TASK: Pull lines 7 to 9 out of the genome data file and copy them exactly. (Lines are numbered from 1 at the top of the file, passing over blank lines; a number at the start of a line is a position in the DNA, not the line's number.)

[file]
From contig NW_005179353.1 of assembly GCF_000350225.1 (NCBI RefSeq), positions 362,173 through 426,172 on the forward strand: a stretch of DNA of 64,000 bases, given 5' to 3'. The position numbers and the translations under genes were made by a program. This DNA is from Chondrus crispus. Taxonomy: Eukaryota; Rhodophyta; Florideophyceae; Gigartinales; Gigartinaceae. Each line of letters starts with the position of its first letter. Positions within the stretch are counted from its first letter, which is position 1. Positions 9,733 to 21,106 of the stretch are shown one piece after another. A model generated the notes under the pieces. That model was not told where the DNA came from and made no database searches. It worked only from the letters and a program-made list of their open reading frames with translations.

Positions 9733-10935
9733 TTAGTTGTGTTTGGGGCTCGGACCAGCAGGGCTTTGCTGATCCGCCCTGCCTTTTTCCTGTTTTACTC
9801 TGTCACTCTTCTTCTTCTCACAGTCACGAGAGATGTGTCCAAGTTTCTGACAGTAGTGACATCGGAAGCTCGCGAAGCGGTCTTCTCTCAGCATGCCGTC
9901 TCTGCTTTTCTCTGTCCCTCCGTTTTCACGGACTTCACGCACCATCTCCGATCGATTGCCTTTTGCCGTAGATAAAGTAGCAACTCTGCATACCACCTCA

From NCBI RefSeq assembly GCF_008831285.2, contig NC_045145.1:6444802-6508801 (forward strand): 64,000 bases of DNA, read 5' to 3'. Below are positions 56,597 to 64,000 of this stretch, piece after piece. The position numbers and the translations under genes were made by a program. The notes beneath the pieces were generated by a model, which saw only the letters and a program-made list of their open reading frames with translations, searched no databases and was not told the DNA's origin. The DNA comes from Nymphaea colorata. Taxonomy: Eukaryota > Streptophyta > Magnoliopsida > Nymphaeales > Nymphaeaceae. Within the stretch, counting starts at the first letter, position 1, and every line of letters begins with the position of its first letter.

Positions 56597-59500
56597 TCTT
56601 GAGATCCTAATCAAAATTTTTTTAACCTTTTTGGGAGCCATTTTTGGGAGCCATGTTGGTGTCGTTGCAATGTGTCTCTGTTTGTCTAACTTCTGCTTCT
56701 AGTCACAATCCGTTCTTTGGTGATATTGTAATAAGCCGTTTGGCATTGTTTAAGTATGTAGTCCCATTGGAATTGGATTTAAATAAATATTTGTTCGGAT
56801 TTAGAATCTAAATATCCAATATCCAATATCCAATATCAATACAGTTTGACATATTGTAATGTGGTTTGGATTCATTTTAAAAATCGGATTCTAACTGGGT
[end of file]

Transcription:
Positions 56597-59500
56597 TCTT
56601 GAGATCCTAATCAAAATTTTTTTAACCTTTTTGGGAGCCATTTTTGGGAGCCATGTTGGTGTCGTTGCAATGTGTCTCTGTTTGTCTAACTTCTGCTTCT